Drive in rack is a FILO (first in last out) high-density pallet storage system. It allows you to store pallets as deep as you want to in storage lanes. It allows you to increase warehouse space by having fewer aisles.
When you are deciding what racking system will work best for you, there are a lot of things you need to take into consideration. If you are tight on space a drive-in pallet racking system may be a good choice for you. It allows to store a large number of pallets by having fewer aisles.
Standard pallet rack or selective racking only allows you to store pallets one deep. Drive-in systems or drive-thru systems increase your storage density by storing pallets in lanes as deep as you want. The forklift operator will take the first pallet and actually "drive in" the system with the pallet in the desired lane. When they get to the back of the system the pallet will either be put onto the floor or rest it on the steel rail.
The high-density storage system is unloaded the same way, with the forklift truck going into the system, picking up the pallet and reversing out of the system.
Pallet Rack Uprights: The uprights provide vertical support for the rack system and are what the drive in rails hang from. The uprights can be made from roll formed or structural steel.
Guide Rails:The guide rails and continuous rails and are what the pallets rest on and run from the front of the system to the back. The guide rails can be made from roll formed or hot rolled c-channel.
Horizontal Rails: The horizontal rails or beams are at the back and top of the rack system for drive in. For drive thru they are only at the top of the system. These beams are what hold the system together and keep it from swaying from left to right.
The main difference between these racking systems is drive-thru racks can be services from both sides of the system, whereas drive-thru racks can only be service on one side. Both are very similar high-density storage solution. Drive-thru pallet rack systems just give you a little more flexibility.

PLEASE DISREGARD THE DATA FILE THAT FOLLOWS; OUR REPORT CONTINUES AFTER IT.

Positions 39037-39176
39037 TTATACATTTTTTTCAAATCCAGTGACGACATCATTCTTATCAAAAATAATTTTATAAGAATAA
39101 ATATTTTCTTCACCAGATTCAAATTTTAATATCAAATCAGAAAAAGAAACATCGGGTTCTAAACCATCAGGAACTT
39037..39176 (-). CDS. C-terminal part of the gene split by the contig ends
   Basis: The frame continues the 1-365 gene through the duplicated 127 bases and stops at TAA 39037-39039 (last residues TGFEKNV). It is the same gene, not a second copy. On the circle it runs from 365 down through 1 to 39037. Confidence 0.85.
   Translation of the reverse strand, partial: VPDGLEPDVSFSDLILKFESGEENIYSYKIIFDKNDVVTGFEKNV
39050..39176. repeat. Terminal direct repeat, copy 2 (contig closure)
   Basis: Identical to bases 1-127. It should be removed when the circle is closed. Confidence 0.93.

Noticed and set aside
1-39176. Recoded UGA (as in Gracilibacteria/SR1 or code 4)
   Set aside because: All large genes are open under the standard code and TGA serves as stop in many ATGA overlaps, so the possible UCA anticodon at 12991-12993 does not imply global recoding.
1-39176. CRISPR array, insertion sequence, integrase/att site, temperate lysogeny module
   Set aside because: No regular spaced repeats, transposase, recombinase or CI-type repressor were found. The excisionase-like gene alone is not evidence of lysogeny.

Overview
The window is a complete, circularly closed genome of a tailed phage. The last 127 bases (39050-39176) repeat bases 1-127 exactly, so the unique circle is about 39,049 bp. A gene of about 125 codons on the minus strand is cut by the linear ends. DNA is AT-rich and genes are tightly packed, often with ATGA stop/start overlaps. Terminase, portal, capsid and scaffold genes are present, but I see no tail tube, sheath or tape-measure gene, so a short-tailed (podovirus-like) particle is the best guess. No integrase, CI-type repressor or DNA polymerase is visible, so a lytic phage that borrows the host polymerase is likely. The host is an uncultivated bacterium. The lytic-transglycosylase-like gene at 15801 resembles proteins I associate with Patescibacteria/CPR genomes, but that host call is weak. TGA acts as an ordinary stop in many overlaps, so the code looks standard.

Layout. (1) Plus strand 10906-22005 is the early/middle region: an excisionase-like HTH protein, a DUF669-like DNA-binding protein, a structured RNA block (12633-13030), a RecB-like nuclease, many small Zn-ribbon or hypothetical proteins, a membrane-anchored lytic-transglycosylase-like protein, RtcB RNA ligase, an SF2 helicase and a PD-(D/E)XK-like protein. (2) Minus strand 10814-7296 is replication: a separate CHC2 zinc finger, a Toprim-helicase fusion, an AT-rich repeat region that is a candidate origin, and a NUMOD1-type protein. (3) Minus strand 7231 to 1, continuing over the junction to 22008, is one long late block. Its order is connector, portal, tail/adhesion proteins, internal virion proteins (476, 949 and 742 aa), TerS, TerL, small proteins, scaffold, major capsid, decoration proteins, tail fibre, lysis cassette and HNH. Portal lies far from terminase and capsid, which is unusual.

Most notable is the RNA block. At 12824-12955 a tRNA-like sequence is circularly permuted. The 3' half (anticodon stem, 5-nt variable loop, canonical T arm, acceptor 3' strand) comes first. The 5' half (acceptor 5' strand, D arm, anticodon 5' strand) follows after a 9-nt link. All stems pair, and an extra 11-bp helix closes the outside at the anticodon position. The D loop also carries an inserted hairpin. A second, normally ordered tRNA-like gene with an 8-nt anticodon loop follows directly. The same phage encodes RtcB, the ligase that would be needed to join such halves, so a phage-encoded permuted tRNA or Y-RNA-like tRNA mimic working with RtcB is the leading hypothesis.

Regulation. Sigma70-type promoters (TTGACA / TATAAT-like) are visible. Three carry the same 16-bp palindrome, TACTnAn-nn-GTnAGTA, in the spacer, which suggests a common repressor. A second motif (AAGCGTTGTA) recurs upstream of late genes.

A drive in pallet rack system has beams across the back of the system at all pallet levels, that the last pallet can rest on. This horizontal beam across the back of the drive-in rack system keeps the forklift drivers from being able to drive through the back of the system. This makes drive in a FILO (first in last out) system where drive-thru rack systems can be a FIFO (first in first out) or a FILO.
Drive-in pallet racking is best suited for slower moving products that do not go bad due to the fact that the first pallet you put into the system, will be the last one you take out. Drive-thru pallet racking is better suited for quicker moving sku's as you can access the pallets from either side of the system.
Both systems are an excellent solution to increase floor space and storage space in your facility. These rack systems are commonly seen in cold storage applications because of the fact that freezer real estate is so valuable. The storage capacity of either type of system can be customized to fit your needs.
When designing your rack system you obviously need to make sure the layout works with the building structure and columns. You also need to pay particular attention damage prevention when designing. Here are some of the ways you can prevent damage.
Rub rails are installed at the bottom of the system and made from hot rolled c-channel. They are a continuous rail from the front of the system to the back of the system.
They prevent the bottom of the upright from taking damage from the forklift at the ground floor. This is very important because upright replacement in a drive-in system can be very costly, especially if it is an interior upright.
Cant legs or slant legs are used on the front upright of a drive in system to decrease the chance of a fork on a forklift from sweeping the leg of the front upright in the system.
Cant legs are typically made of structural steel.
Structural guide rails are preferable to roll formed rails to prevent them from being damaged by pallets. Pictured is a Steel King structural drive in rail that has a flare in the front to help guide the pallet into the system.
They feature a stop in the back to keep you from pushing a pallet off the back of the system. It also is flush in the front of the rack system to keep you from hitting the rail as you are lifting the pallet up.
Using structural uprights vs. roll formed uprights in your drive-in pallet rack system is another great way to prevent damage.
Structural cold rolled steel is heavier duty and more resistant to damage than say a roll formed teardrop upright. It is a little bit more expensive on the front end, but this can be money well spent when you take replacements costs into consideration in the future.
Structural uprights can be double posted as seen in the picture or made 4" wide vs. 3" wide to further increase its damage resistance.